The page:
Now, I know what you’re thinking: “But it’s Fringe! Everyone knows that Fringe is different from other kinds of theatre, and Fringe audiences tend to be more forgiving than normal audiences, especially on opening night!”
You’re right, at least partially. Fringe is a different way of doing theatre–and that’s what a lot of people love about it. But the difference between being slotted as one of the Good, the Bad or the Ugly might very well be the difference between opening and closing night performances in a no-preview situation! Can You Believe?, for example, had a very receptive and responsive and positive opening night audience, which was great. But the best performance so far was tonight’s performance, the third performance. As a result, tonight fell more like a proper Opening Night than our opening night did. Does that make sense?
The thing about actors is…
…they are so great.
I love my actors. I’ve considered myself very lucky throughout the process of working on this show, and I couldn’t be more proud of the work they’ve done and how far they’ve come since our first read-through. That being said…
…the thing about actors is…
…almost all of them have day jobs.
This is actually a good thing. See, the day jobs pays the bills so that the actor can act and do theatre that is appealing and interesting and fun rather than theatre that pays well. In my experience, the two are almost always mutually exclusive! The problem with day jobs and actors, however, is that there’s not a grand database of actors and rehearsals that the bosses log in to when they’re scheduling shifts (although that would be nice!). Thus, when the director (that’s me!) has made the stupid decision to schedule the final rehearsal for five days before opening night and attempts to remedy that error in judgement with a last-minute throw-together rehearsal… it’s almost impossible to schedule because everyone’s work schedules are different. Again, this is not something that’s bad. I would never suggest that someone shouldn’t have/get a job! It’s just a lesson I learned: schedule too much rather than too little. It’s easier for someone to pick up an extra shift than it is for that same person to make an existing shift disappear, especially on short notice.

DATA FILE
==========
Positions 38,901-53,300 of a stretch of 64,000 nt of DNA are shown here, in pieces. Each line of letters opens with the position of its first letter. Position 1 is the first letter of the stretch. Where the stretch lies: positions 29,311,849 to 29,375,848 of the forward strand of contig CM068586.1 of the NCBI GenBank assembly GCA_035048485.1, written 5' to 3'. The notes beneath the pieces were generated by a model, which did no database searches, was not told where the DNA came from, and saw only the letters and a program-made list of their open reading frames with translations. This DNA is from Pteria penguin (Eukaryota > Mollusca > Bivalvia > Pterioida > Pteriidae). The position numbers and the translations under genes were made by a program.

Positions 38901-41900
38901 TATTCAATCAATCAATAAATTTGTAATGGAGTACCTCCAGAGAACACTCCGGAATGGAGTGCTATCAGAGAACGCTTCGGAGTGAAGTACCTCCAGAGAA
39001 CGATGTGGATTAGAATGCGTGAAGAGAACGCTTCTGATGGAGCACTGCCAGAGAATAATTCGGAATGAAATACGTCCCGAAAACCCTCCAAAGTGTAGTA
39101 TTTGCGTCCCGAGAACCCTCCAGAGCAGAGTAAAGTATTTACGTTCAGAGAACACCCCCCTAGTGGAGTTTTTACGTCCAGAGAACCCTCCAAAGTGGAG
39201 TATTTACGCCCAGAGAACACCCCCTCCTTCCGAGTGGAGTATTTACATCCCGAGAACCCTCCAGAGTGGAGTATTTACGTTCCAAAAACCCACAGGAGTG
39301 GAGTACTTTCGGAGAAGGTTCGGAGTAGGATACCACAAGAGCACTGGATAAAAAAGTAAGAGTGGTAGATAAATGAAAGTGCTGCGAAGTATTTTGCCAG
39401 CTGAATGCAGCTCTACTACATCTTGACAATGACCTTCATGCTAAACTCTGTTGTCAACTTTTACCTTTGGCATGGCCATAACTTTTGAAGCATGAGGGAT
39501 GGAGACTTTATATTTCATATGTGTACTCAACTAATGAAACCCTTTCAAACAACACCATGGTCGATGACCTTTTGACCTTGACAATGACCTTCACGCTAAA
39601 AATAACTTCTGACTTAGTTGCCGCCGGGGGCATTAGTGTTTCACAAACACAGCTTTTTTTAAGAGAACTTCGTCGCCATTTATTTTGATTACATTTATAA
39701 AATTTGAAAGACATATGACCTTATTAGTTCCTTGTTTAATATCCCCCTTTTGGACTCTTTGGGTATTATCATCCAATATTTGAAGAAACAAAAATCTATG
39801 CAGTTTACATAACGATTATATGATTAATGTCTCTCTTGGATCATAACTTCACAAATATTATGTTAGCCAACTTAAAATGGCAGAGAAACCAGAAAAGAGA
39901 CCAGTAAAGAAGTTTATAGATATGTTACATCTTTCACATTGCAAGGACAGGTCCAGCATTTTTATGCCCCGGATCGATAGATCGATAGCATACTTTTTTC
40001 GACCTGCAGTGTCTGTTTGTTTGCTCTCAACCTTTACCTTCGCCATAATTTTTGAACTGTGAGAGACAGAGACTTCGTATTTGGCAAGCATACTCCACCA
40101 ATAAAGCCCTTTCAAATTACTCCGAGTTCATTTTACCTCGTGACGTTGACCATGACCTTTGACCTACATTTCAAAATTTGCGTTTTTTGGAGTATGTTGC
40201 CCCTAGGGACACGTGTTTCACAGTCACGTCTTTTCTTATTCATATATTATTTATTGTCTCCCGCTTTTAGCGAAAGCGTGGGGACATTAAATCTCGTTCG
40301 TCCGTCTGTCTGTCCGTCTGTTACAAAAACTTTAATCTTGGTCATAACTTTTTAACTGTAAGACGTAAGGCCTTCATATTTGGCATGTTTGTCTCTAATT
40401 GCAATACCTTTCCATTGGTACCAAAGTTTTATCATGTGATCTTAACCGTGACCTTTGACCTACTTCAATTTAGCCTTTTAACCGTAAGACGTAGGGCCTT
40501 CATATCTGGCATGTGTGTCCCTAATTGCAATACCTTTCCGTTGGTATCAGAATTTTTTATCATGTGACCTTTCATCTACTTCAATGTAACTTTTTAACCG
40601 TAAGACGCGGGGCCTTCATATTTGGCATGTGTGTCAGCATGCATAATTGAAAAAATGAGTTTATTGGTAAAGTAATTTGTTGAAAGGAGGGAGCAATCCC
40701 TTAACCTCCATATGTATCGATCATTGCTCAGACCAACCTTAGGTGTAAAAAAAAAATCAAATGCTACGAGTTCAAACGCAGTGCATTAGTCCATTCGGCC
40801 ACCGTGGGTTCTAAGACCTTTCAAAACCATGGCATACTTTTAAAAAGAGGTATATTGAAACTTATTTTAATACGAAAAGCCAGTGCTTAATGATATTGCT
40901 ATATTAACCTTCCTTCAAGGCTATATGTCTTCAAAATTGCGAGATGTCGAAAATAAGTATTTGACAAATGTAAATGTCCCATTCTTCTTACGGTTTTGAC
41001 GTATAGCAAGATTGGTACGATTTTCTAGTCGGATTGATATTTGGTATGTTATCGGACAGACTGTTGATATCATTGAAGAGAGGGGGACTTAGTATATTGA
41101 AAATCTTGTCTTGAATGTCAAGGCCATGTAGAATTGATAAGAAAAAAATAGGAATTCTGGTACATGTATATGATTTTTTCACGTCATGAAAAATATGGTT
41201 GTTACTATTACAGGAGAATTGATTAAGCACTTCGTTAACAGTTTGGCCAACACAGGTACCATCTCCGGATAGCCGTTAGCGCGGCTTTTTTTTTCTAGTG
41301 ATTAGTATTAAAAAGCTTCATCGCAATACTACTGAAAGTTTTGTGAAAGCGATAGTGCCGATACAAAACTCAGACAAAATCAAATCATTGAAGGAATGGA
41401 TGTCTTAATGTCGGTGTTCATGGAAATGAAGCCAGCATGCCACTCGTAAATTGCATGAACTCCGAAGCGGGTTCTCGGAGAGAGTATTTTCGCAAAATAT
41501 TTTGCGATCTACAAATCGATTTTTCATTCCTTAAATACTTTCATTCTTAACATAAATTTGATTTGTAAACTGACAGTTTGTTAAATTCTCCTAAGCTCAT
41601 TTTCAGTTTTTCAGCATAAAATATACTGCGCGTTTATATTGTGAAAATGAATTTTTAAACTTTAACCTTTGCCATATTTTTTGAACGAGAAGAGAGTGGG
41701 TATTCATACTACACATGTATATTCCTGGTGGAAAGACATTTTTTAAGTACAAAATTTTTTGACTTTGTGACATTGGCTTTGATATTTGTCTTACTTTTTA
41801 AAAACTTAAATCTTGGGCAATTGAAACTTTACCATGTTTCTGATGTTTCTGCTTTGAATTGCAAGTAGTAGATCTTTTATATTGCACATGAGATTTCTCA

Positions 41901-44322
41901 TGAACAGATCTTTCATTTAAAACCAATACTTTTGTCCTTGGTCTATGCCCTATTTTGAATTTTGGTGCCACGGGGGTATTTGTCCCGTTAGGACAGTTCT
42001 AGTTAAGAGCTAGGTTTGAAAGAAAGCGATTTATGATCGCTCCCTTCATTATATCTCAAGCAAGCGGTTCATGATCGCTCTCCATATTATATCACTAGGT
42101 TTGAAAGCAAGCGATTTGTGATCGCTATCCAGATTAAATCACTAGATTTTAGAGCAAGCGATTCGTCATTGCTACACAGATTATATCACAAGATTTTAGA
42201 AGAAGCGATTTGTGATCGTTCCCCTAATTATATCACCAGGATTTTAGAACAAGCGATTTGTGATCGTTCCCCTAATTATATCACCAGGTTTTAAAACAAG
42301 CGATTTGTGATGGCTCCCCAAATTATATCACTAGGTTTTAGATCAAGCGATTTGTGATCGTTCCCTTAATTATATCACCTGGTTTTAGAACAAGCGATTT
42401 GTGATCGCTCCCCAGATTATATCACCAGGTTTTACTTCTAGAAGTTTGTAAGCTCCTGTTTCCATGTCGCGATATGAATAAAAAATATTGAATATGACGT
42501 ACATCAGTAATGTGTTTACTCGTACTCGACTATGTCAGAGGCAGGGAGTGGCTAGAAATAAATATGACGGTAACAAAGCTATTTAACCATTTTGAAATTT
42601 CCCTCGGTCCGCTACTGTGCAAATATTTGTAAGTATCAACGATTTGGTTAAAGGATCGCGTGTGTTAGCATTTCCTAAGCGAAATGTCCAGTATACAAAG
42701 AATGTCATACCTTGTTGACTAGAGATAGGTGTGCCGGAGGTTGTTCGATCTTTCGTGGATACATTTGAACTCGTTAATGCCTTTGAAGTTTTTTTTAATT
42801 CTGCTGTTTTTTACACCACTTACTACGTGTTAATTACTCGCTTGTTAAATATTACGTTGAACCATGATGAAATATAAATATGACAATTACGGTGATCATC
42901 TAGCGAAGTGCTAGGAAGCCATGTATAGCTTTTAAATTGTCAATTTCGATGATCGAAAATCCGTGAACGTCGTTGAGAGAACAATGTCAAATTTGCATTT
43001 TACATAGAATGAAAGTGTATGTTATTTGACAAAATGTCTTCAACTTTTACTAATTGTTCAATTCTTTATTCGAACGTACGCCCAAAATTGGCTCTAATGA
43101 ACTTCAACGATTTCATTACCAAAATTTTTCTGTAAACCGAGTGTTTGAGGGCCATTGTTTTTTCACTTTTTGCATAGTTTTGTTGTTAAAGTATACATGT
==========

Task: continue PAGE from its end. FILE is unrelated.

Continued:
Also, always back up your tech. And have a plan B for everything.
There are, of course, gazillions of things that I learned this weekend, both about my work and about myself, but those three are the ones sticking out in my mind at the moment. I’m sure there will be a post similar to this one after closing detailing a bunch of other things I learned from the whole Fringe process, but for now…it’s bed time. At last!